06 Dec 2012

Annika – Private Clubs Magazine

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In May, Sorenstam unveiled both a new wine and fragrance under the “Annika” moniker.

With the pro tour behind her, what’s next for golf’s golden girl? Turns out Sorenstam’s just getting started and, boy, does she mean business.

BY EDWARD SCHMIDT JR. | PHOTOGRAPHY BY PONTUS HOOK/WIREIMAGE

What do you do for an encore after you’ve won 10 LPGA majors and 90 international pro tournaments, played in eight Solheim Cup matches, and been enshrined in the World Golf Hall of Fame? If you’re Annika Sorenstam, you keep your eye on the prize. This time, in the global business arena, creating a worldwide brand identification on par with icons Arnold Palmer, Jack Nicklaus, and Greg Norman. Sorenstam, 38, will use her fierce determination and focused preparation skills to win in mostly male-dominated business domains.

Following her retirement last year from the LPGA Tour and her January marriage to Mike McGee, Sorenstam has booked more time in boardrooms than on fairways for the coming months and years.
The fit and fashionable Swede now turns her full-time attention to a variety of business ventures. Transitioning to an entrepreneur, she combines her passions — golf, fitness, fashion, cooking, and wine — into a slew of endeavors under the “Annika” brand. Heading her blossoming portfolio of business interests are a golf course architecture company, which already has six designs to its credit; a golf academy at Ginn Reunion Resort in Orlando; and a clothing line with Cutter & Buck.

Most recently, Sorenstam followed fellow athletes Michael Jordan, David Beckham, and Maria Sharapova with the introduction of her own fragrance, and joined Norman and PGA Tour golfers Ernie Els and David Frost in the increasingly crowded celebrity wine arena. In May, these new products hit the market: Annika, a signature fragrance; and a Central Coast Syrah wine in partnership with Wente Vineyards in Livermore, Calif. She’s in for some serious multitasking, too, with a baby girl due this fall.

Private Clubs caught up with Sorenstam in Orlando, where she resides, and she revealed thoughts about her business future, her golf course design, and even shared a golf tip.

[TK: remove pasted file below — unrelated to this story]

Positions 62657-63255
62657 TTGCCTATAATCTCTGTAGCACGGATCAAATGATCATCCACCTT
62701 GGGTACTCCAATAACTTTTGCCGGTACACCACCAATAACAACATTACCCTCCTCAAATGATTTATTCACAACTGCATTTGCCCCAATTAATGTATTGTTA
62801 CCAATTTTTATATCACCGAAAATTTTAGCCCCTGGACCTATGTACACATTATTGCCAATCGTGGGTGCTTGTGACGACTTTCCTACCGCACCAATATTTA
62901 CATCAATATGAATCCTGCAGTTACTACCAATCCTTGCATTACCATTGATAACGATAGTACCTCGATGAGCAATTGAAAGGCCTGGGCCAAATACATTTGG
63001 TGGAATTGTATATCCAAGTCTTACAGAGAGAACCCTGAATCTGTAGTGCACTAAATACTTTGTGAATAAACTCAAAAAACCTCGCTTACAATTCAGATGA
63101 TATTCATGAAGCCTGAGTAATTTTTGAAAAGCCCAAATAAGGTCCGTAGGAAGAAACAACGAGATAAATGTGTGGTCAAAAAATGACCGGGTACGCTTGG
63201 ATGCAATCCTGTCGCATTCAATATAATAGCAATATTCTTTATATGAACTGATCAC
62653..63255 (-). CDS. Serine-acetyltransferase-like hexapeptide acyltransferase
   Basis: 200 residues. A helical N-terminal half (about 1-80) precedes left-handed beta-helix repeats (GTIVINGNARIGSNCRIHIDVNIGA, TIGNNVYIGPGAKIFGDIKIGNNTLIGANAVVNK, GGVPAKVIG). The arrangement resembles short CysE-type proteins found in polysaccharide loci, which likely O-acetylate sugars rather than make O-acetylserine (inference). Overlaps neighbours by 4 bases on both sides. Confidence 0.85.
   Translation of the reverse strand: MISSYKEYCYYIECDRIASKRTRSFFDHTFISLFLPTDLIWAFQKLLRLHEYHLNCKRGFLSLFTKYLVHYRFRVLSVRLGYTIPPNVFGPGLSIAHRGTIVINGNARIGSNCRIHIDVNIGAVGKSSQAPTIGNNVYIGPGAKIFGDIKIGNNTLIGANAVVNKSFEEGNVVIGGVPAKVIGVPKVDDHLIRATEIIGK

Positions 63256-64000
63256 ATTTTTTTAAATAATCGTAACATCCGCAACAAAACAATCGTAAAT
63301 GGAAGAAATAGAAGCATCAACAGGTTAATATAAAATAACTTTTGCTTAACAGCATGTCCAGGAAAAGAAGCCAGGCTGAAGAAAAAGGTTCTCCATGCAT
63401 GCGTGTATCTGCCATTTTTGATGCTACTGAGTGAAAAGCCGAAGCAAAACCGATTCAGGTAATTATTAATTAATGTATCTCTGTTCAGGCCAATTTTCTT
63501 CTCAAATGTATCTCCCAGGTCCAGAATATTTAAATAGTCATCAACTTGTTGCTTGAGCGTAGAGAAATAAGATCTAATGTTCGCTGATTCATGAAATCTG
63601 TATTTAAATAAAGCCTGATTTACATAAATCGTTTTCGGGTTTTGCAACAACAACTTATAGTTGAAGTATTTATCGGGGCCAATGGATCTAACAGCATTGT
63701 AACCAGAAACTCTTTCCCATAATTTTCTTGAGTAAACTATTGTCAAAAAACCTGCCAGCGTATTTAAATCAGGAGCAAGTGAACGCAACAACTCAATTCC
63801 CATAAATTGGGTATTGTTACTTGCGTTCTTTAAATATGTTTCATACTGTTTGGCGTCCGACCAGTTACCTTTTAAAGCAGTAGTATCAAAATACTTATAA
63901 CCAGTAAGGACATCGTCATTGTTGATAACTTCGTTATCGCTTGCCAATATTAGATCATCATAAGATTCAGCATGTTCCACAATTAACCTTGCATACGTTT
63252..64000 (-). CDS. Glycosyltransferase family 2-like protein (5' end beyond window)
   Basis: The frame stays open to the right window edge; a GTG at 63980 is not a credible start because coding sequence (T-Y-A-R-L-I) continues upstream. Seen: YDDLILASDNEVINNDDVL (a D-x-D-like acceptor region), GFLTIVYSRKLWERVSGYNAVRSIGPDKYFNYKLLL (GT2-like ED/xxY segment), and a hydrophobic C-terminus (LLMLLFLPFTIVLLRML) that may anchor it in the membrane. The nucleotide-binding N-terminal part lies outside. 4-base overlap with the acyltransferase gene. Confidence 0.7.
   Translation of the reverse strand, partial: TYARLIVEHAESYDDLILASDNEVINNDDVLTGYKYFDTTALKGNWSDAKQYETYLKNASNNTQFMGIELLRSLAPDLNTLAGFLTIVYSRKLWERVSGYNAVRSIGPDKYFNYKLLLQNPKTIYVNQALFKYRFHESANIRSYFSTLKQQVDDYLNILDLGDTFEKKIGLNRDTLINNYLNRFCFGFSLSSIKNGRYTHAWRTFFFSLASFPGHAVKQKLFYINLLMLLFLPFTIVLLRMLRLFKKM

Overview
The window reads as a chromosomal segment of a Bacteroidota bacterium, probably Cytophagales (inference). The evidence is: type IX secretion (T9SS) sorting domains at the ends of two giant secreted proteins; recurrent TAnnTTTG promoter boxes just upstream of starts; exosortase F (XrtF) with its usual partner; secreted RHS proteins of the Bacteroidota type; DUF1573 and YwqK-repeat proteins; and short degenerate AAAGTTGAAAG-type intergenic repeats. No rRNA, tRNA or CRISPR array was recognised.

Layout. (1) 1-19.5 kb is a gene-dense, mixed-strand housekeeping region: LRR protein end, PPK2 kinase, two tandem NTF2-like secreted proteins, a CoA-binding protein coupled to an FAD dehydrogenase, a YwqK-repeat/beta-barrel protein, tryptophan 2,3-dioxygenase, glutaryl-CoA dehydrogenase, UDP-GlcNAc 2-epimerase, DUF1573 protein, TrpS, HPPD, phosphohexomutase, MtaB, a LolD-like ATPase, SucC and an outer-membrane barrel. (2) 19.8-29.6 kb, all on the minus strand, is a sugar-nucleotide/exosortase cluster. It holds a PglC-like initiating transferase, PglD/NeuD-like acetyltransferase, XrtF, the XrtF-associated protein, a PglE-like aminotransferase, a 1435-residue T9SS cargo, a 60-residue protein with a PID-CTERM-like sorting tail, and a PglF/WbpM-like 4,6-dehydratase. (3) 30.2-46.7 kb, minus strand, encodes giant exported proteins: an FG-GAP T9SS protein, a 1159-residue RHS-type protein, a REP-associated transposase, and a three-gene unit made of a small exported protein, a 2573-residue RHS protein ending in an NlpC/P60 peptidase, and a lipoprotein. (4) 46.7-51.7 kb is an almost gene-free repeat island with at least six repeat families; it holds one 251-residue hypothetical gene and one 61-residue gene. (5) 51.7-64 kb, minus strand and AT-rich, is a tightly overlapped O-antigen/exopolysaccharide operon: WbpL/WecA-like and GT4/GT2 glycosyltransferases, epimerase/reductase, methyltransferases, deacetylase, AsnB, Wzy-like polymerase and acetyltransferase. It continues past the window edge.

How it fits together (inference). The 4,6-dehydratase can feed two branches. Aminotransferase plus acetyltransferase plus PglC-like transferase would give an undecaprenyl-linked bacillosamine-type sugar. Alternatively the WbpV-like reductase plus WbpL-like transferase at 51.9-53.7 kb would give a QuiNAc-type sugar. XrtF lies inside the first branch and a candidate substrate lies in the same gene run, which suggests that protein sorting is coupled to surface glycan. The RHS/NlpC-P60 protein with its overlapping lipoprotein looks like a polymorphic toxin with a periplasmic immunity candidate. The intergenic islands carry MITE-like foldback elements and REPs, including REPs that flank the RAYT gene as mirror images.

Who are your business mentors?
In preparation for leaving the LPGA Tour and expanding my business interests, I set up an advisory board two years ago. The board consists of people I admire and respect for their business knowledge. They include Charlie Meacham, former LPGA commissioner; my agent at IMG, Mark Steinberg; Duane Knapp, chairman of BrandStrategy Inc.; and marketing and financial expert Paula Polito.

During my playing career, I always sought out players who I believed could help me in some aspect of my game. I consulted Seve Ballesteros on shot making, Greg Norman on driving with power, and Nancy Lopez on how to handle the media and things outside of golf. It’s no different in business. You find the best experts and seek their knowledge before moving forward.

Your business philosophy?
My slogan is “Share My Passion,” and I want all of my endeavors to reflect who I am and what I stand for. My goal is to create inspirational experiences for people, whether it’s at my academy, on my golf courses, or the products that bear my name. I’m very hands-on in everything I do, and I will not put my name on something if I don’t believe it’s the best possible product.

What pro golfer’s off-the-course success do you most admire?
Greg Norman is a great example of somebody I look up to in business. His brand is respected and recognized around the world. I admire Jack Nicklaus and Arnold Palmer, as well. Unfortunately, I don’t really have a female athlete to model my business career. In many ways, I’m entering uncharted territory, but that’s also what excites and motivates me to be successful.

As a golf course designer, how will you impact this male-dominated industry?
My goal is to shatter the stigma of a “ladies course” as being only a place for female golfers. My courses are designed so any skill-level golfer can enjoy the experience. I often hear people say, “You’ve got to see the great view from the back tees.” I want to design courses with phenomenal views from the tees most people play. I have played from every tee, so I want to design courses where each tee is important, and not just an afterthought. Because of my playing experiences around the world, I think I can relate to all types of golfers and I bring a fresh perspective to golf course design.

You’ve played in hundreds of pro-ams. What tips can you give golfers who play in them?
First, try to have fun. Many people make the mistake of trying to compete against the pro, and that takes them off their game. Three things I suggest are to make sure you have a smooth tempo on each swing, develop a simple routine on and around the greens, and focus as much on the speed of the putt as you do the line.

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